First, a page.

Kahimise said the decision to postpone all meetings was to comply with the new regulations, adding that the 23 April meeting was cancelled as a result of the potential violation of the lockdown regulations. He also stated in a document in Confidente’s possession that the decision to postpone the meeting was taken after he consulted extensively and obtained legal advice prior to the postponement and rescheduling of that meeting and all other strategic meetings to May 7.
Confidente understands that Shiikwa and fellow councillors intended to use the meeting yesterday to extend the contract of outgoing Chief Kanime, because if a decision on the matter had not been taken by today (30 April) Kanime, would have to leave his post as it is his last day at work.
MEETING NOT URGENT
According to Kahimise, the agenda item to discuss the extension of Kanime’s contract is not critical because Council knew about his resignation in January. Kanime’s notice of resignation, which he gave to the CEO in January indicated that he wished to work only until April 30.
By law, councillors cannot convene a meeting without the CEO because the CEO is the only one who in terms the Local Authorities Act is authorised to issue notices for municipal meetings.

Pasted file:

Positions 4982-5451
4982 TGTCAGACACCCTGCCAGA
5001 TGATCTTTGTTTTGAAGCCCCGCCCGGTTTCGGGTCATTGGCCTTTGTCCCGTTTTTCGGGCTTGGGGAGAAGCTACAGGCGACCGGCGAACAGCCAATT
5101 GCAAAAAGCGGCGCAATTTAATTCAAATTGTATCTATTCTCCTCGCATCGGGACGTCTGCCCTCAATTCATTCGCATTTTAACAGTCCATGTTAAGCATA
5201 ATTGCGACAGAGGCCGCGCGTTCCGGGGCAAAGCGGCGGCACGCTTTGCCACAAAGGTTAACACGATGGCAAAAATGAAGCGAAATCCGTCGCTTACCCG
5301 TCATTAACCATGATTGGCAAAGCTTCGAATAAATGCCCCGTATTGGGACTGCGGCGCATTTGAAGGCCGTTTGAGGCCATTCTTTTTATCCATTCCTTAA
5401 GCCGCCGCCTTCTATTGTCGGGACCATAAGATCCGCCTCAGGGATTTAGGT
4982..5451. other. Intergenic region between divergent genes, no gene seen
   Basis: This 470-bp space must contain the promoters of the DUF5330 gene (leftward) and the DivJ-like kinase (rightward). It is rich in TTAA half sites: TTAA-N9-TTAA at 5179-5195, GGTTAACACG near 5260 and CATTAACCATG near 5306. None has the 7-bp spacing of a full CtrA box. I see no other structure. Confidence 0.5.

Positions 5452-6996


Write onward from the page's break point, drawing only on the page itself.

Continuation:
According to a legal opinion by Windhoek Councillor Frans Kwala, the CEO was advised that the appointment or extension of a contract can be postponed as it does not constitute a critical service or urgent issue, as defined in the state of emergency regulations.
“I have clear legal reasons for the postponement of the council meeting and the issuing out of notice for the rescheduled meeting. [The] CEO’s compliance with the Covid-19 regulations should certainly not be perceived or interpreted” as meaning that he is unable to execute his duties.
“The calling of the management committee meeting by Councillor Shiikwa is against Section 24 of the Local Authorities Act, and is unlawful as he has no authority to issue such notice,” Kwala said.
In line with this view, City of Windhoek Mayor Fransina Kahungu wrote to her nine fellow Swapo councillors saying she is only authorised to convene meetings on the invitation of the CEO.